Leasehold: Leasehold is the other means by which property can be held (the other is freehold). Flats are leasehold, although houses can also be held on Leases. At the end of the Lease the property reverts to the Freeholder.

Lender: The Bank or Building Society who lend money to property owners, sometimes also known as the Mortgagee.

Listed Buildings: Properties that are listed are subject to planning restrictions.

Local Search: Answers given by a Local Authority from their data and records to a list of standard questions about a property including, for example, financial charges, highways and planning history.

Mortgage: Literally, “death pledge”, but now a deed secured on a property to ensure payment to the Lender.

Mortgage Deed: This is the document the borrower signs to agree to the terms set out in the Mortgage Offer. This document is sent to the Land Registry who register the Mortgage as a Financial Charge on the property which is shown in the Charges Register.

Mortgage Offer: A written offer to lend money on a property. The Mortgage Offer will contain all the terms of the Loan and the conditions upon which the money is loaned.

Mortgage Valuation Fee: The fee paid by a borrower so the Lender can value the property valued for mortgage purposes. The Mortgage Valuer will not necessarily inspect the physical condition of the property

New Build: Where a property is being purchased for the first time from the Builder or Developer.

Off Plan: Where a property is being bought at the planning stage and is yet to be built.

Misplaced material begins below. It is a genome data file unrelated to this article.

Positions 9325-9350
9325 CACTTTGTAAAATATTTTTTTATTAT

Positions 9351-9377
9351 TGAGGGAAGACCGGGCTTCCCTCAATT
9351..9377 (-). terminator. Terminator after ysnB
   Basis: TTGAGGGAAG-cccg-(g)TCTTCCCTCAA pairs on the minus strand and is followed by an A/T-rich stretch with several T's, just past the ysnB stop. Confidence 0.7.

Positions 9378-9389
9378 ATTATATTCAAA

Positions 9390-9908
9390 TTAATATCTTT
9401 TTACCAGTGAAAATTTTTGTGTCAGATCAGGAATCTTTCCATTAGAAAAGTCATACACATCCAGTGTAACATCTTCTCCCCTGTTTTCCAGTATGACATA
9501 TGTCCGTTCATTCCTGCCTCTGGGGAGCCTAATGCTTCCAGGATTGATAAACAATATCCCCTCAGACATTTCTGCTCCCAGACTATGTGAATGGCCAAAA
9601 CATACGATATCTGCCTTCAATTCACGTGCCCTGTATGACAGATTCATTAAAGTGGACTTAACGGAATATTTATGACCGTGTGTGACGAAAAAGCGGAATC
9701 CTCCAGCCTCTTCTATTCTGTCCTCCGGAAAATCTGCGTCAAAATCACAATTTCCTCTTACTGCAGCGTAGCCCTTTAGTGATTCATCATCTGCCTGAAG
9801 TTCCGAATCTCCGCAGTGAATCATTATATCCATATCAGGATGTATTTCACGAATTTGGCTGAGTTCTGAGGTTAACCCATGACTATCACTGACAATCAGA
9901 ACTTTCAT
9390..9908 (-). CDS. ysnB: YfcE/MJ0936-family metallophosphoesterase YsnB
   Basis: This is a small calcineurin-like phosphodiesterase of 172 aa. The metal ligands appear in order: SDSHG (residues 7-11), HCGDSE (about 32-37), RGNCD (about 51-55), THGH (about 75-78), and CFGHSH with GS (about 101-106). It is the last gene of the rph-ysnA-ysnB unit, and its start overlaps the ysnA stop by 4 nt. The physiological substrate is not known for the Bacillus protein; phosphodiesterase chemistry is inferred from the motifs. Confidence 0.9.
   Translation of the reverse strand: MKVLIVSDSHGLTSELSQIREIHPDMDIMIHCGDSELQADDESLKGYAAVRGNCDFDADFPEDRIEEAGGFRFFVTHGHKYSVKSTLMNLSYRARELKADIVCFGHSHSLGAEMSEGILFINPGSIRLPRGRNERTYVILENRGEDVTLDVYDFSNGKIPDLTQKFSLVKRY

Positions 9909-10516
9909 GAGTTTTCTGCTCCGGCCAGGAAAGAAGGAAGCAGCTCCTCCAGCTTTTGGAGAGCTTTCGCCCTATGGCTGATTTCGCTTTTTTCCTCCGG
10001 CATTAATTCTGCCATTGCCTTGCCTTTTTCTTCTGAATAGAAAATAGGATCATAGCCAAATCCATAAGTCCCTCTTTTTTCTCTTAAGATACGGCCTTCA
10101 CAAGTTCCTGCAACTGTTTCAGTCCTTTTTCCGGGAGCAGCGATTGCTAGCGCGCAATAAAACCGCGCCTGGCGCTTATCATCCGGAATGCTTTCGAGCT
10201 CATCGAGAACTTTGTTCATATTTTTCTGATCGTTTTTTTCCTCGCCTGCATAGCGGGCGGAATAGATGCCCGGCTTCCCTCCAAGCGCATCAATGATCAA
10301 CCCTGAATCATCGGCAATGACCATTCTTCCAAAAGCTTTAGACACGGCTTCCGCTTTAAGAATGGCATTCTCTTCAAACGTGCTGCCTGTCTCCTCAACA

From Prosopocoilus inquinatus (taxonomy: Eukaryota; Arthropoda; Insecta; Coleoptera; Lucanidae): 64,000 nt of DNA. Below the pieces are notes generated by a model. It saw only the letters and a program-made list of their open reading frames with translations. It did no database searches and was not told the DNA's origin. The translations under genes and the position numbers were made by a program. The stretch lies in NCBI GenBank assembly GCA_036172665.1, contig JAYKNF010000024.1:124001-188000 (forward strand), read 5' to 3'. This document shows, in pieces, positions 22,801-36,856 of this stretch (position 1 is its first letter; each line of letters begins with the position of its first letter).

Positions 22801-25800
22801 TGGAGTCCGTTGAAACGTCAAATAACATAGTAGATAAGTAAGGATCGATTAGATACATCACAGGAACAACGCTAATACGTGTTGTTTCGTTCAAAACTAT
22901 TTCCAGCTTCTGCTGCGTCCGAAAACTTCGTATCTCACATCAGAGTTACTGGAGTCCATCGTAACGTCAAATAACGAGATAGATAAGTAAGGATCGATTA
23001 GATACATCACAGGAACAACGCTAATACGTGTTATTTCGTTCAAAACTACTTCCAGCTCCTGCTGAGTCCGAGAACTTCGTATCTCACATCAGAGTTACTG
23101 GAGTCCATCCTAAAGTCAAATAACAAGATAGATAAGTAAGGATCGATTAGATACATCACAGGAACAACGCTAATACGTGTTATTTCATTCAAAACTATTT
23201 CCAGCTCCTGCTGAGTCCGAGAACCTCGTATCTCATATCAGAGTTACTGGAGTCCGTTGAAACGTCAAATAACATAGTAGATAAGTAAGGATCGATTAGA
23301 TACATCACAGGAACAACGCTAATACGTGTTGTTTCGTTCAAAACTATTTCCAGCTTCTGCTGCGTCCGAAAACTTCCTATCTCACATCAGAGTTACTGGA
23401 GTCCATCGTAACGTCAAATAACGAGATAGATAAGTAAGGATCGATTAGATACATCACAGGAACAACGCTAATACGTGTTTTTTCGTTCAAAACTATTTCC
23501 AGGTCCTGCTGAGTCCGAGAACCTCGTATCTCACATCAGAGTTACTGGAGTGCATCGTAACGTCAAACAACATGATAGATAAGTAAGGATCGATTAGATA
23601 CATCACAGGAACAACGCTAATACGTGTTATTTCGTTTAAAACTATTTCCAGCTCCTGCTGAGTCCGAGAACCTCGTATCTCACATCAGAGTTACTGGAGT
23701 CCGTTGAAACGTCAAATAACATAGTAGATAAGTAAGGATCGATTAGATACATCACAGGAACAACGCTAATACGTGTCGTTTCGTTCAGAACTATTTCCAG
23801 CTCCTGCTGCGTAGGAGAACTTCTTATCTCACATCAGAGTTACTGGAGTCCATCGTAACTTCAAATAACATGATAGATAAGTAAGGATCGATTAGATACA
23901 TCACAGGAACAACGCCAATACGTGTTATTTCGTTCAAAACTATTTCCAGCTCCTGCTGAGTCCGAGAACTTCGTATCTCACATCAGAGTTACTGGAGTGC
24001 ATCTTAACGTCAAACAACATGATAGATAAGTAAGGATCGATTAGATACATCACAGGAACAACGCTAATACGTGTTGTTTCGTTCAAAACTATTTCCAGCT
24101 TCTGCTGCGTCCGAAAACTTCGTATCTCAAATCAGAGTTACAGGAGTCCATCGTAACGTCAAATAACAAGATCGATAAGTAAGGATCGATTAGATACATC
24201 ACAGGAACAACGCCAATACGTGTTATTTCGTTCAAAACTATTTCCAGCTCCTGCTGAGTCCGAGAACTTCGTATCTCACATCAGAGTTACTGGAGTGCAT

Official Copies: Official copies of registered title to a property from the Land Registry. Official copies are handed over to the Buyer’s Solicitors early in the Conveyancing process.

Property Information Form (PIF): A questionnaire in standard form completed by the seller giving information about the property.

Redemption Figure: The repayment of an existing mortgage on a property.

Registered Land: Property (freehold and leasehold) where proof of ownership and matters affecting the property have been authenticated (registered) by the Government Department known as the Land Registry.

Restrictive Covenants: These are obligations/restrictions that are attached to the property.

Seller: This is the person selling the property in the old days called the Vendor.

Shared Ownership Property: This is where a property has been bought jointly with the Council or a Housing Association.

Solicitors Costs: Strange lot, we solicitors, it actually refers to the Solicitors’ fees payable for the Conveyancing transaction.

Stamp Duty: Stamp Duty Land Tax, a punitive tax paid by the Buyer to the Government on the purchase of a Property. Boo!

Survey: An independent report carried out on a property for the Buyer detailing any defects, which may include a valuation of the property.

Telegraphic Transfer Fee: This is a bank charge for sending money from bank to Bank via the CHAPS system (i.e. secure same day transfer)

Tenants in Common: See Joint Tenants above.

Transfer Deed: A legal document transferring the property from the Seller to the Buyer. Used instead of a Conveyance nowadays.

Unregistered Land: Property (freehold and leasehold) not yet registered at the Land Registry where proof of ownership and matters affecting the property will be determined by inspection of the Title Deeds.

Valuation: If you take out a mortgage, the Lender verifies the price is a fair market value. Not to be confused with a Survey.

Vendor and Purchaser: A bit old fashioned now, we prefer Seller and Buyer nowadays.                                

Wayleave: A right of way through or over a piece of land often for a particular purpose, such as for a pipeline to go through a piece of land or for goods to be carried over it.

No X, Y or Z you may be relieved to know.

Your Conveyancing Questions Answered – All In One Place



Keeping you up to date

Sign up and receive free resources and news straight to your inbox

Get Ship Shape!
Start Your Journey Now

Whatever stage of your Conveyancing journey you are on, we will guide you safely to your destination.